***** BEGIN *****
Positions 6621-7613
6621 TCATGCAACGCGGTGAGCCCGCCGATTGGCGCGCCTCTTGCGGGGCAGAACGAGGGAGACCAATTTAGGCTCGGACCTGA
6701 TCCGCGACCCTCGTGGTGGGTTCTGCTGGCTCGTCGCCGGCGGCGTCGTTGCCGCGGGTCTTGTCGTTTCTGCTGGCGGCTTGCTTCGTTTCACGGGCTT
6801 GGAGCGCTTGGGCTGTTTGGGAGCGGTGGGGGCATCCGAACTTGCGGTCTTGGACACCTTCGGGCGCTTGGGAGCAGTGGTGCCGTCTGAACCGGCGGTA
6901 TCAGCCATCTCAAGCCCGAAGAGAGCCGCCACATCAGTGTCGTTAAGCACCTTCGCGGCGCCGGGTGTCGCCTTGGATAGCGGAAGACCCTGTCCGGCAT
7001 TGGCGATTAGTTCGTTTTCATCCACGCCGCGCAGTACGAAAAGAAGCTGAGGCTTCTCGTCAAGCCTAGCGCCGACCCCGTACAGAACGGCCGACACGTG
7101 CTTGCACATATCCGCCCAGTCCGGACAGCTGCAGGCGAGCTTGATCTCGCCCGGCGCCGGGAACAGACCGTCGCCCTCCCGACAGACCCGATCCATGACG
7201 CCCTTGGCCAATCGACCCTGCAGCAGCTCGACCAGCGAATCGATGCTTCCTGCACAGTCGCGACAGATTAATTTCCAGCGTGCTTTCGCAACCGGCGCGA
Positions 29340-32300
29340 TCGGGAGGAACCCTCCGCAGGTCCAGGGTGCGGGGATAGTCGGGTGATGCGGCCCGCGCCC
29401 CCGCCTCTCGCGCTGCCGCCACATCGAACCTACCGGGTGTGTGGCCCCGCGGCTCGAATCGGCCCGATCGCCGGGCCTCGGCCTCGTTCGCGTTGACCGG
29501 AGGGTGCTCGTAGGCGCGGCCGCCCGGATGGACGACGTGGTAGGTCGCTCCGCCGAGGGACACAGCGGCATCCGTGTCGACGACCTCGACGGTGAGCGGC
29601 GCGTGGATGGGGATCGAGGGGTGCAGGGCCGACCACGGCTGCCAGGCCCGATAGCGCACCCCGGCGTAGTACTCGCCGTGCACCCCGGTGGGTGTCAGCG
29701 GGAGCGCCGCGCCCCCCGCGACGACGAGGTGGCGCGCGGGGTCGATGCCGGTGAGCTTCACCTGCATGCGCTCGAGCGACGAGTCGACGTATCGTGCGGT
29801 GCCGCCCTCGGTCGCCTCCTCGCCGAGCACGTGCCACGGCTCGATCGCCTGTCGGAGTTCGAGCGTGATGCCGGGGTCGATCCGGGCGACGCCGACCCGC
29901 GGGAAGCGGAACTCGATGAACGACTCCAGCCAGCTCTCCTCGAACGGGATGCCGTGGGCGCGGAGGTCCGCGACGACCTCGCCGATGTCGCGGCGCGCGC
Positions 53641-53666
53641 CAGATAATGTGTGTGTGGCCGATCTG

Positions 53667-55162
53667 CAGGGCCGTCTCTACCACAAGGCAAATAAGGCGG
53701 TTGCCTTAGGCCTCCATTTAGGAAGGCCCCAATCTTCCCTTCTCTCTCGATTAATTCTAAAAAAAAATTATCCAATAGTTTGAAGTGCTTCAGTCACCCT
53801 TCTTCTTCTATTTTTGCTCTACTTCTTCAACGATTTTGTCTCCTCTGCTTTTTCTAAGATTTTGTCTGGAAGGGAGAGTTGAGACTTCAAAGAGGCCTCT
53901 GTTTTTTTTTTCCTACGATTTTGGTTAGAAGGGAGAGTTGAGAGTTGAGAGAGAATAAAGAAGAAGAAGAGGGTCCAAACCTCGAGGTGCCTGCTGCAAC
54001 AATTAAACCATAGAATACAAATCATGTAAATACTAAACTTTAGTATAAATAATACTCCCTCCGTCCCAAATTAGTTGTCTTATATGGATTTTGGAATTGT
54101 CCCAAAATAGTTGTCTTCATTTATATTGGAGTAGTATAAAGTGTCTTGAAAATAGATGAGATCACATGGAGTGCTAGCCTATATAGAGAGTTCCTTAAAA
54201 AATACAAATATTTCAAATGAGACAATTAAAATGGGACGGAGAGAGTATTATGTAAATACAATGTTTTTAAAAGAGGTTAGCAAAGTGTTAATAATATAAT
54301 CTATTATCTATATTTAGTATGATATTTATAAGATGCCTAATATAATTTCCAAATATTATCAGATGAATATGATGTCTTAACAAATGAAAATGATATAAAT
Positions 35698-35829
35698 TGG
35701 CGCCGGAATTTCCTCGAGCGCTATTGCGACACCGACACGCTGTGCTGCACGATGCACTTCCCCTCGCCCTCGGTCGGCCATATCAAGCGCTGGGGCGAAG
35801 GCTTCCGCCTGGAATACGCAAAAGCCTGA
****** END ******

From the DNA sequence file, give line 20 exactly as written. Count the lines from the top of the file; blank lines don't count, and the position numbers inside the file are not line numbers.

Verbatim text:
53667 CAGGGCCGTCTCTACCACAAGGCAAATAAGGCGG